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March 7, 2023

Ethics, Digital Transformation, and Frankenstein vs the Gingerbread Man

By Leah Brown

“If there’s an elephant in the room, it must be chased out quickly or it will leave a bad smell.” That’s how the new book from Mark Schwartz on business ethics in the digital age starts. It’s a particularly “Mark” way of starting a book, and perhaps refreshing for a book on what can be a dreadfully dull subject.

But Mark Schwartz, author of classics like A Seat at the Table and The (Delicate) Art of Bureaucracy, would never be described as dull. Instead, he is known for his smart wit, goofball humor, and keen ability to slice through the BS and call things like they are. Who else could write a book that compares War and Peace to the world of IT, or could harpoon the great white whale of bureaucracy and turn it into something we love?

So, when Mark came to us to say he wanted to write a book about ethics, you can be sure we were excited, eager, and just a little trepidatious about what we would receive. But we knew we wouldn’t be disappointed. And it aligned with a lot of the challenges we were seeing our community talk about.

In his forthcoming book Adaptive Ethics of Digital Transformation: A New Approach for Enterprise Leaders (Featuring Frankenstein vs. the Gingerbread Man), Mark brings a fresh voice to what is a heated and messy conversation.

As he puts it in the preface to the book:

Every genre of writing has its conventions, and books on ethics have high standards for fear-mongering, soberness, seriousness, smugness, and—damn it—authorial qualifications. I’m sure there’s value in all that, but it just wasn’t me.

So, what could I bring to the conversation that was new? It occurred to me that maybe that in itself was the right angle; maybe I could write from the point of view of someone with only a soupçon of anger, trying to think through difficult ethical issues, as puzzled as anyone else, figuring out as I went along what I was supposed to have learned in graduate school.

But don’t worry, this isn’t just a book of ethical musings and authorial rambles. We are also treated to something much more than empty philosophizing. Mark helps us wade through the murk of what it means to be an ethical business leader in a vastly changing world.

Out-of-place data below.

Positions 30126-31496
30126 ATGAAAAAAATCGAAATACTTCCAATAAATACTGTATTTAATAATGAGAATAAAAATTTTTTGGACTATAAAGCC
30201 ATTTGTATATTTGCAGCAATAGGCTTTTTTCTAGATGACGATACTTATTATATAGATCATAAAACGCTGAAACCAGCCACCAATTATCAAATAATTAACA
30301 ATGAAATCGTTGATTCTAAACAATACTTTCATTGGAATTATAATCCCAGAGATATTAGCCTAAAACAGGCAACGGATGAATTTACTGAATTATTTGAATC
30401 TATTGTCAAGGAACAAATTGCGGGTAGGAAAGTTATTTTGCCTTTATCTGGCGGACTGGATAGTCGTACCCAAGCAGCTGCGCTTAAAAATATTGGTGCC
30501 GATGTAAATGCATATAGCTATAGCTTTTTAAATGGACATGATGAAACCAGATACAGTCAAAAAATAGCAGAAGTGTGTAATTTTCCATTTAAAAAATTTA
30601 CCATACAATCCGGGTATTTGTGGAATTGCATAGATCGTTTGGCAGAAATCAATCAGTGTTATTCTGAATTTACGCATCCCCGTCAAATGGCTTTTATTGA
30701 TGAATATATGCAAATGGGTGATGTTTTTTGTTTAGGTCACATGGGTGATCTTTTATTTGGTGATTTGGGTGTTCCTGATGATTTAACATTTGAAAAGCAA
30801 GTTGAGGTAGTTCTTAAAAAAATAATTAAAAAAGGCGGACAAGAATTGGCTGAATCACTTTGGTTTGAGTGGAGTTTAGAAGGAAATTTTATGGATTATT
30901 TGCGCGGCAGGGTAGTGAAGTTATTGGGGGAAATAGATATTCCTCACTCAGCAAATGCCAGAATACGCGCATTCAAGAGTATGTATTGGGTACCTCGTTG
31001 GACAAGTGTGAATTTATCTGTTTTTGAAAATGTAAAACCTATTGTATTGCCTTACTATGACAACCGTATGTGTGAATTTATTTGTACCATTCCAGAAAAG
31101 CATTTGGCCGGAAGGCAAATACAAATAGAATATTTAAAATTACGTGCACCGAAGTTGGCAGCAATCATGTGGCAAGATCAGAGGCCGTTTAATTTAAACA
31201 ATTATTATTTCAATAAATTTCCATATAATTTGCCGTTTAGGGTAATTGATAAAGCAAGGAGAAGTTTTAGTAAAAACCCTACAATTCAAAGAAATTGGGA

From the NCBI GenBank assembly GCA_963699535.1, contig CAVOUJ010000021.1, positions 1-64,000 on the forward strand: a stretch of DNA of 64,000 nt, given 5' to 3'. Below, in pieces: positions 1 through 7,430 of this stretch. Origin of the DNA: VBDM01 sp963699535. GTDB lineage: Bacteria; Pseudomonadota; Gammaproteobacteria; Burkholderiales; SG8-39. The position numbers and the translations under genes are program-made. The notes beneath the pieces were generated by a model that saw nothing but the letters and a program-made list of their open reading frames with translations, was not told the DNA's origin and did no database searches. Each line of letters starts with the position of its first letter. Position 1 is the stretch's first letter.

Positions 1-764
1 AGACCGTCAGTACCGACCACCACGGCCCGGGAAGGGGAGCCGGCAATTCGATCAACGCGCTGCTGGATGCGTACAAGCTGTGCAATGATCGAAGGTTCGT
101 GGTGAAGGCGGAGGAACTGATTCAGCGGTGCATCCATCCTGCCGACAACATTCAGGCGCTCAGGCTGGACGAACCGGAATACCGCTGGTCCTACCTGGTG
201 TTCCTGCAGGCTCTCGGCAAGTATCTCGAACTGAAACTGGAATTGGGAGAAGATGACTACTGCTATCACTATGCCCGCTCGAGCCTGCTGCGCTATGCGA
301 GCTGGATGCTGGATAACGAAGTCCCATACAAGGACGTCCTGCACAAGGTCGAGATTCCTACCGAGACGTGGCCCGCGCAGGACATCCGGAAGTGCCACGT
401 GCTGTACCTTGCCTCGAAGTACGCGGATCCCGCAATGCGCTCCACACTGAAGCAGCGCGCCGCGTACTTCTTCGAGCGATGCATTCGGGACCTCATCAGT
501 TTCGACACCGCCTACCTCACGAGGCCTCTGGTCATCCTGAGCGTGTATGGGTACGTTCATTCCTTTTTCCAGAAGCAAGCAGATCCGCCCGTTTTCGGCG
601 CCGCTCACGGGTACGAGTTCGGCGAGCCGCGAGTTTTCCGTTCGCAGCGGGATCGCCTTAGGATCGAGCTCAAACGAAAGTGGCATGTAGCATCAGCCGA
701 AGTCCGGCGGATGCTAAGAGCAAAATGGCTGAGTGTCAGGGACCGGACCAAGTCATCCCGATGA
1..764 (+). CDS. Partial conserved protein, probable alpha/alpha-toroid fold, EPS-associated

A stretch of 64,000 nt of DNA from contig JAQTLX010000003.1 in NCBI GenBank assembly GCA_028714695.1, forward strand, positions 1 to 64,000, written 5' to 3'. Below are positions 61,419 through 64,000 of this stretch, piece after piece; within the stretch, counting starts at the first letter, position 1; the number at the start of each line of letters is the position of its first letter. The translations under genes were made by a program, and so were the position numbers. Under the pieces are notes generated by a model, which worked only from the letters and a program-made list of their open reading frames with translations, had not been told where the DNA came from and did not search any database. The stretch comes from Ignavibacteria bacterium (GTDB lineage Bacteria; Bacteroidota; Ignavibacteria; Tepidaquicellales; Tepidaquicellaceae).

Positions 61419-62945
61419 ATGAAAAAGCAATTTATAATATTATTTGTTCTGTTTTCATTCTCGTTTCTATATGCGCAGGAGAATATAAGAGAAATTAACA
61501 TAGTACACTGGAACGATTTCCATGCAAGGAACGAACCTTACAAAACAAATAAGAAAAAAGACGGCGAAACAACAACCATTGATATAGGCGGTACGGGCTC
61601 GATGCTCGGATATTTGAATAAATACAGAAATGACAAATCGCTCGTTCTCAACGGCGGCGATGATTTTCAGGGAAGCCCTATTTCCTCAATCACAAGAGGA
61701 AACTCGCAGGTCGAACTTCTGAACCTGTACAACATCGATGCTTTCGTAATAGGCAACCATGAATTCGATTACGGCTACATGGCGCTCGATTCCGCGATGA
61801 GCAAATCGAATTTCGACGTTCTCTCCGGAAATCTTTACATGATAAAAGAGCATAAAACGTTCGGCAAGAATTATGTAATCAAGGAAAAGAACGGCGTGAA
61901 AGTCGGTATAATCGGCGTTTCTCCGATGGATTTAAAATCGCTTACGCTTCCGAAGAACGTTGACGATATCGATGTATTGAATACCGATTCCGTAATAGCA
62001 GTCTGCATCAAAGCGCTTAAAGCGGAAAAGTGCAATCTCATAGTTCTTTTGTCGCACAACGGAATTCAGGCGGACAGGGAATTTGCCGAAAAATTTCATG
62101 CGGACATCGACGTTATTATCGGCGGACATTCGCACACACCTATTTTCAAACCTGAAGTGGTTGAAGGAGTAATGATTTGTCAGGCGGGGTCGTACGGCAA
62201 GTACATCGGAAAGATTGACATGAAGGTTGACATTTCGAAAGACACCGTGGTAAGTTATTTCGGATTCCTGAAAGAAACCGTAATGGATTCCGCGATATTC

Organizations have been struggling with change since the start of the technological revolution,

“…brought on by advances in technology, emerging ideas on good ways of working, new generations of workers and consumers arriving in the marketplace with different values, and changes in government regulation and geopolitics. Large, traditional enterprises like banks, healthcare companies, and even government agencies are trying to learn from more nimble and disruptive digital native businesses, and finding it confusing and stressful.”

Instead of focusing on the sexy ethical quandaries we read so much about (“Is it okay to kick a robot dog?” famously among them), Mark focuses on the everyday issues of digital business ethics that are affecting nearly every customer and employee today.

Instead of writing about evil, greedy, tech companies with foosball tables and free soft drinks in their offices, I could stick to the subject I’ve been writing about for years: how can large organizations with built-in dysfunctions (they all have them) who are trying to do a digital transformation (whatever that is) think about ethical issues (that they were probably ignoring). The stuff they knew in the back of their minds they probably would need to deal with after emptying the inbox, escaping from the endless budget review meeting, or finding a new coffee shop after the one they’d been going to closed during the pandemic.